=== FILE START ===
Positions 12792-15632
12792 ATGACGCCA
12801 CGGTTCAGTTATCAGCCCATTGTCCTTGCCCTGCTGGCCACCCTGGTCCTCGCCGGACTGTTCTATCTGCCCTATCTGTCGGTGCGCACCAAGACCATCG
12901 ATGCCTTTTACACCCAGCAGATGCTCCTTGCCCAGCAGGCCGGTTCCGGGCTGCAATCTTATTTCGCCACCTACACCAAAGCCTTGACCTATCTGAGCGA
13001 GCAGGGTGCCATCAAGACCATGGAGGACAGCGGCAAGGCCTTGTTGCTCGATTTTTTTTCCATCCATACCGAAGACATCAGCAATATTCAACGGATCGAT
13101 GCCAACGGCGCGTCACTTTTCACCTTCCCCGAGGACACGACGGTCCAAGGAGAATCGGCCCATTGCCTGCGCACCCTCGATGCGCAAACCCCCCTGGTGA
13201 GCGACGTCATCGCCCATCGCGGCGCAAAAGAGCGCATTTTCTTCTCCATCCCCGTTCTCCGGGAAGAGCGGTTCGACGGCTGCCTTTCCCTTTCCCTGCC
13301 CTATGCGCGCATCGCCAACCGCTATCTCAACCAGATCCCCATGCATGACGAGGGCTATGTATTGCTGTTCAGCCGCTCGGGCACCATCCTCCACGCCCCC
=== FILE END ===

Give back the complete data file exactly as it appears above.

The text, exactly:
Positions 12792-15632
12792 ATGACGCCA
12801 CGGTTCAGTTATCAGCCCATTGTCCTTGCCCTGCTGGCCACCCTGGTCCTCGCCGGACTGTTCTATCTGCCCTATCTGTCGGTGCGCACCAAGACCATCG
12901 ATGCCTTTTACACCCAGCAGATGCTCCTTGCCCAGCAGGCCGGTTCCGGGCTGCAATCTTATTTCGCCACCTACACCAAAGCCTTGACCTATCTGAGCGA
13001 GCAGGGTGCCATCAAGACCATGGAGGACAGCGGCAAGGCCTTGTTGCTCGATTTTTTTTCCATCCATACCGAAGACATCAGCAATATTCAACGGATCGAT
13101 GCCAACGGCGCGTCACTTTTCACCTTCCCCGAGGACACGACGGTCCAAGGAGAATCGGCCCATTGCCTGCGCACCCTCGATGCGCAAACCCCCCTGGTGA
13201 GCGACGTCATCGCCCATCGCGGCGCAAAAGAGCGCATTTTCTTCTCCATCCCCGTTCTCCGGGAAGAGCGGTTCGACGGCTGCCTTTCCCTTTCCCTGCC
13301 CTATGCGCGCATCGCCAACCGCTATCTCAACCAGATCCCCATGCATGACGAGGGCTATGTATTGCTGTTCAGCCGCTCGGGCACCATCCTCCACGCCCCC